“A Summer Unplugged: Shutting Down Screen Time”
We are trying to cut down screen time this summer to one hour a day. It is incredibly difficult, and even more wonderful.
In a house with four young kids aged 6-12, it seems electronics are sometimes the magic spell saving our family from utter chaos. At times when the kids are quietly watching TV and Laurie or I say, “Time to turn it off,” the volume goes from one to ten. Even when the kids get along, they’re just so loud — and destructive.
“How about you guys head outside?” I say.
They all groan. “It’s too [fill in the blank – hot, cold, windy, wet, boring].”
I say, “Quit whining. It’s a beautiful day. Go act like kids.”
They go outside, act like kids for 10 minutes, then ask to come back inside.
I know my kids watch too much TV. I also know “too much” is unspecific. At a recent well-check appointment, the pediatrician asked how much TV the kids watch. Too embarrassed to answer, I turned the question back on the doctor. “How much do you recommend?” I asked.
“Maybe an hour a day.”
Laurie and I left the appointment dejected. An hour a day seemed insurmountable, especially during summer vacation. But now that two of our kids have diagnosed ADHD and a third is showing clear signs of the same, Laurie and I feel more motivated than ever to make it happen. “What do people do these days to limit their kids screen time?” I asked.
Laurie said, “Let’s look it up.”
We found ideas like puzzles, board games, word searches and coloring books. “So really the same things we did as kids,” I said to Laurie.
Later that day, Laurie visited some dollar stores and bought a number of activities. When she got home with bags of what looked like “kids’ stuff,” they got excited. “This is stuff for you all to do so we cut down on TV time,” Laurie said. The kids looked less excited.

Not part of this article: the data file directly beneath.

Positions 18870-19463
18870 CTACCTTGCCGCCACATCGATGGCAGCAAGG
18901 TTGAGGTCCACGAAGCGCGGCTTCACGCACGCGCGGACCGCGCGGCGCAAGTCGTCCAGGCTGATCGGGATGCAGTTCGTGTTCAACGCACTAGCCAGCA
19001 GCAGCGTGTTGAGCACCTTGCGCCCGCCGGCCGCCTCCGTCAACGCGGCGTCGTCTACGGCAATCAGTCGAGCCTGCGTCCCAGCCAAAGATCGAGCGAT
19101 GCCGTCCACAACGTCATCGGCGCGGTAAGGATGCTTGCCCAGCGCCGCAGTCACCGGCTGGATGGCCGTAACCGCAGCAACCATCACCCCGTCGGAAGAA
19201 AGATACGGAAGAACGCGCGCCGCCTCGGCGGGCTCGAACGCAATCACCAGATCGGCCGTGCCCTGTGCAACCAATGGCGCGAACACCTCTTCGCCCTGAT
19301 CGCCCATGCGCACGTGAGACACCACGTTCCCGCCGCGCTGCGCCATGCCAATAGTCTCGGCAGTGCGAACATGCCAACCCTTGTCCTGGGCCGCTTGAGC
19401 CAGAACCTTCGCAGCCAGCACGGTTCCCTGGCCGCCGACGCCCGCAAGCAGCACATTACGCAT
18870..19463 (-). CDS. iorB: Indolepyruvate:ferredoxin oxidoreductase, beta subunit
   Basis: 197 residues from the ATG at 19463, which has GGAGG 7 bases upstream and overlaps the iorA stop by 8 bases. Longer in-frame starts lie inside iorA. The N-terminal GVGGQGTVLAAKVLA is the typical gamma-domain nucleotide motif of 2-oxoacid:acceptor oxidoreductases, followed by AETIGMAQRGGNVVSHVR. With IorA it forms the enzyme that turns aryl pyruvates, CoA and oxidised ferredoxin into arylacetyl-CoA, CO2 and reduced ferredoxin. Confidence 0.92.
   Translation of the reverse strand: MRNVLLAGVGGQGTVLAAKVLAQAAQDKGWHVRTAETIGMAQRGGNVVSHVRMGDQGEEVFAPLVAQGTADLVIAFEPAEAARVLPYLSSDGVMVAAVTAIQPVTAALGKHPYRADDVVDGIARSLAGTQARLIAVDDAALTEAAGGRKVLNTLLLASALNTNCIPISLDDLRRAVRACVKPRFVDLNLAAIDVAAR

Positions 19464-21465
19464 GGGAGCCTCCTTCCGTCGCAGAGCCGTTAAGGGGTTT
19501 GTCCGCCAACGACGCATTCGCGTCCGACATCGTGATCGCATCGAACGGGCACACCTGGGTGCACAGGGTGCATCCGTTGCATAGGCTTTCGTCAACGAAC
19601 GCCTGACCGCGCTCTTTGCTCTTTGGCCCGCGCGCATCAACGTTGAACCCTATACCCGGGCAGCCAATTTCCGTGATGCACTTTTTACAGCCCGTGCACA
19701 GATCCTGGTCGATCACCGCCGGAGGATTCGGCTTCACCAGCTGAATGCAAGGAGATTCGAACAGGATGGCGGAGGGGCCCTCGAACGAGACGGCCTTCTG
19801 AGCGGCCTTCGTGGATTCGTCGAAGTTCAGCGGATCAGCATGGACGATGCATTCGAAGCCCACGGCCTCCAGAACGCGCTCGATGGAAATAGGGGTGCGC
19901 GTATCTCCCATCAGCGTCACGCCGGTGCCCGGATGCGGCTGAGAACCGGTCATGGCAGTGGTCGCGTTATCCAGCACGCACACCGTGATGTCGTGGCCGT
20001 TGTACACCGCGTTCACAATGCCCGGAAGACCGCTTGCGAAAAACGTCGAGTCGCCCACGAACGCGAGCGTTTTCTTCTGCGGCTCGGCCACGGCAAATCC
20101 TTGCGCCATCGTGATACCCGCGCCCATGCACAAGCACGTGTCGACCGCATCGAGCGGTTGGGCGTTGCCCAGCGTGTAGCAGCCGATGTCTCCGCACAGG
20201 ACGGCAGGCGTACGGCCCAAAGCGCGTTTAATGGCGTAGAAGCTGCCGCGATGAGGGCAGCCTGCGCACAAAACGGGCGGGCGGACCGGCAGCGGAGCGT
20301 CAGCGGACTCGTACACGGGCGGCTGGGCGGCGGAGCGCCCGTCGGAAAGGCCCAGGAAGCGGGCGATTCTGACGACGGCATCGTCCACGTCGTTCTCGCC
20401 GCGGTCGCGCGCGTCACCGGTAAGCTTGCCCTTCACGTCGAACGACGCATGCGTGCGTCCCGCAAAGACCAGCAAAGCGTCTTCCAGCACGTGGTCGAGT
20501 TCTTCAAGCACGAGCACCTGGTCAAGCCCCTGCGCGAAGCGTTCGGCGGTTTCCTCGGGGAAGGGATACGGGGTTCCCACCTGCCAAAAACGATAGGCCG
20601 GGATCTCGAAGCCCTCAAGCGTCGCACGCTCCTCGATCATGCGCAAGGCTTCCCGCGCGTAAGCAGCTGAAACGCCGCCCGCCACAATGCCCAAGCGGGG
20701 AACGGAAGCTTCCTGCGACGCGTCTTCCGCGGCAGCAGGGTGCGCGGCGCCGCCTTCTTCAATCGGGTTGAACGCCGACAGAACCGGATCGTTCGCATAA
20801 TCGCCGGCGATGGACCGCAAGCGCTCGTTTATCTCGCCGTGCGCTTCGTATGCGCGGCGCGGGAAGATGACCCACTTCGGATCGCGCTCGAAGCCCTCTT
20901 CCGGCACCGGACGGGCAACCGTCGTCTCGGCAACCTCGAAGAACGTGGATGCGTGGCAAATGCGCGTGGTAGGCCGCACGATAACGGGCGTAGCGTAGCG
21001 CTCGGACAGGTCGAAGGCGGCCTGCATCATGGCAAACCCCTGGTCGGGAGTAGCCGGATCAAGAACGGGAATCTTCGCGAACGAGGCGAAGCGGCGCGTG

That Saturday, we made our first attempt at one hour per day. The kids woke up and asked immediately if they could turn the TV on. They didn’t seem surprised when we said no, as we commonly said something like, “After breakfast.” So they asked again after breakfast, and we again said no. “Go look through the activities we got,” Laurie said.
The younger three chose a puzzle. I set up the card table, and then left the room. Almost two minutes later, the first fight broke out. “She took the piece I was about to do!” someone shouted.
Laurie said to me, “Let them work it out.”
An hour later, they were still working on it. The fights continued, but they were brief and no one tattled to us. Meanwhile, our oldest son, Isaac, looked through the bags and told us he didn’t feel like doing anything. “Maybe I’ll go back to sleep,” he told us.
“I don’t think so,” Laurie said. “I got other stuff for you.” She pulled out a new Lego set she’d bought used off a Facebook garage sale site. Isaac’s eyes lit up. “Thanks, mom!” When he left the room, Laurie handed me a small bottle of super glue. “I read if you glue the pieces, it will take him longer to complete it. Plus the young ones won’t destroy it after he finishes. You should go do it with him.”
“Nice!” I said. Issac and I worked on the set together until lunchtime. “Can I help you make lunch?” he asked.
“Sure,” I said. I showed him how to cut a tomato and grill onions. When the younger kids heard Isaac and me talking, they rushed in. “Can we help, too?” I had one kid set plates on the table, another silverware, and another condiments. When everything was ready, Laurie came in and all four kids ran to her and shouted, “We helped!”
“I can get used to this,” Laurie said.
I was so surprised how engaging the kids became once they got used to the TV staying off. They talked more to each other and to Laurie and me. They still ask to watch TV, and sometimes get an attitude when we say no, but then they find something to do. And sometimes, ten minutes after finding that something to do, they come to us and ask when they can watch TV.